Artichoke hearts from Cerda

  • Artichoke hearts from Cerda
  • Cerda and Niscemi are the capitals of the Sicilian artichoke. The secret to the goodness of artichoke hearts processed at Il Lochetto farm most certainly lies in the quality of the basic product, but also in the extremely short period of time from when the artichokes are picked to the moment the jar is closed, which is never more than 24-36 hours. This characteristic of the production process ensures the artichoke is crunchy and gives it a flavour rarely tasted in industrially-processed artichokes where for obvious reasons, processing...

Sowing

Artichokes have been cultivated since ancient times. It is believed ancient Egyptians appreciated their organoleptic and sophisticated properties.

The artichoke is the only vegetable field crop that can be cultivated in those areas with little water. It doesn’t like the cold and is cultivated in regions where temperatures rarely fall below 0°C. Sowing - or better yet transplanting - can be carried out agamically (through plant division) or through seeding. In Cerda, it occurs by dividing the plant, which is uprooted, dried and transplanted in fields.

The artichoke is an autumn-winter-spring cultivation. Different varieties with specific characteristics allow bringing forward or delaying harvesting. Harvesting starts with the Violetto and Terum varieties, followed by the Spinoso and finally Romanesco varieties.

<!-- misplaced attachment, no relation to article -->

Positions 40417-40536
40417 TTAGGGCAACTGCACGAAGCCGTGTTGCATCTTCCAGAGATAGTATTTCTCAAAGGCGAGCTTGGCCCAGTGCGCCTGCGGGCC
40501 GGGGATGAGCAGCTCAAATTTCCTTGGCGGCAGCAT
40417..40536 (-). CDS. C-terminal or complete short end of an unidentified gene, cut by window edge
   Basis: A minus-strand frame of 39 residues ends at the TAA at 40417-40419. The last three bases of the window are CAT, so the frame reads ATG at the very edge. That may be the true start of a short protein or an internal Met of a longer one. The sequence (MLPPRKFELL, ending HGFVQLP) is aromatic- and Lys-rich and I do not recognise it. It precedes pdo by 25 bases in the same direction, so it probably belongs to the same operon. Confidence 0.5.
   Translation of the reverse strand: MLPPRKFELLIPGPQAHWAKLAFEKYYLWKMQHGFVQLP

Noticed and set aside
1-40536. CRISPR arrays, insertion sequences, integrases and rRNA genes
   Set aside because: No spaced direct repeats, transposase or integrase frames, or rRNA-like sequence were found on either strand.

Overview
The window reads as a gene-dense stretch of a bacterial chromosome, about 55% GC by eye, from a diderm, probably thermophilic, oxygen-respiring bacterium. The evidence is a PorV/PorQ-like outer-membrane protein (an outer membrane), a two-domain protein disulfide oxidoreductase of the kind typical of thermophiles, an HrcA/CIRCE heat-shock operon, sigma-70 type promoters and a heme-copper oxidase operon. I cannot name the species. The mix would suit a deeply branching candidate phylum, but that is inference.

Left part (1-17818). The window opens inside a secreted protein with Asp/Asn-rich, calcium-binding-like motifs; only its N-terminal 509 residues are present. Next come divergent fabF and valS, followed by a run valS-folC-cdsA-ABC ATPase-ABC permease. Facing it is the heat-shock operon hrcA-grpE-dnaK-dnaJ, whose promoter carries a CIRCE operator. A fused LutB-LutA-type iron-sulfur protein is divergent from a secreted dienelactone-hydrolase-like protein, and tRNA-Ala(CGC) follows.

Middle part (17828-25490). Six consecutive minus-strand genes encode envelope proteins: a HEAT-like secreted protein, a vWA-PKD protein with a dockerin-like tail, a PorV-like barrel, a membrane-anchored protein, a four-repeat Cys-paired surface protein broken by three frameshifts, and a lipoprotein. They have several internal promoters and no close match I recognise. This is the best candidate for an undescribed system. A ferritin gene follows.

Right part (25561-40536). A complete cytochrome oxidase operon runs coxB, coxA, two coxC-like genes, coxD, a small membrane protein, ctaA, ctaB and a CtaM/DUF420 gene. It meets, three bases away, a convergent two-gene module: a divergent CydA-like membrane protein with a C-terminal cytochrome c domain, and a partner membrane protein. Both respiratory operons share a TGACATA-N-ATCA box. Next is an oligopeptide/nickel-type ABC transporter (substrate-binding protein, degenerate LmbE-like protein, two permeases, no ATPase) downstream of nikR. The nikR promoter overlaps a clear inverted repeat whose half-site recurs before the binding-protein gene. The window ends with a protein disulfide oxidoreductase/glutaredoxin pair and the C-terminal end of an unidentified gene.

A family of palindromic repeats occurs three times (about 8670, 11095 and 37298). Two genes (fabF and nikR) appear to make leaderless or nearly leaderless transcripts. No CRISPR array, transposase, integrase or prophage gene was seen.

Soil is enriched with organic substances originating from farms in the Madonie mountain area. As the young plants are growing, they are hoed to remove undesired plants.

 

Harvesting

To date, Sicily is the region that produces the most artichokes in Italy, which holds the world record for the production of this plant.

It is cultivated almost everywhere on the island, especially in the province of Palermo in the small town of Cerda. This leadership must be protected, considering the insistent ascent on the world market of new producing countries such as China, Brazil and Chile.

It is harvested - based on the variety - from October through May, when the plant starts producing the first flower buds. Harvesting involves cleanly cutting off the budding flower heads together with a part of the leafy stalk.

Artichokes are immediately processed and put into jars using the from fresh technique.


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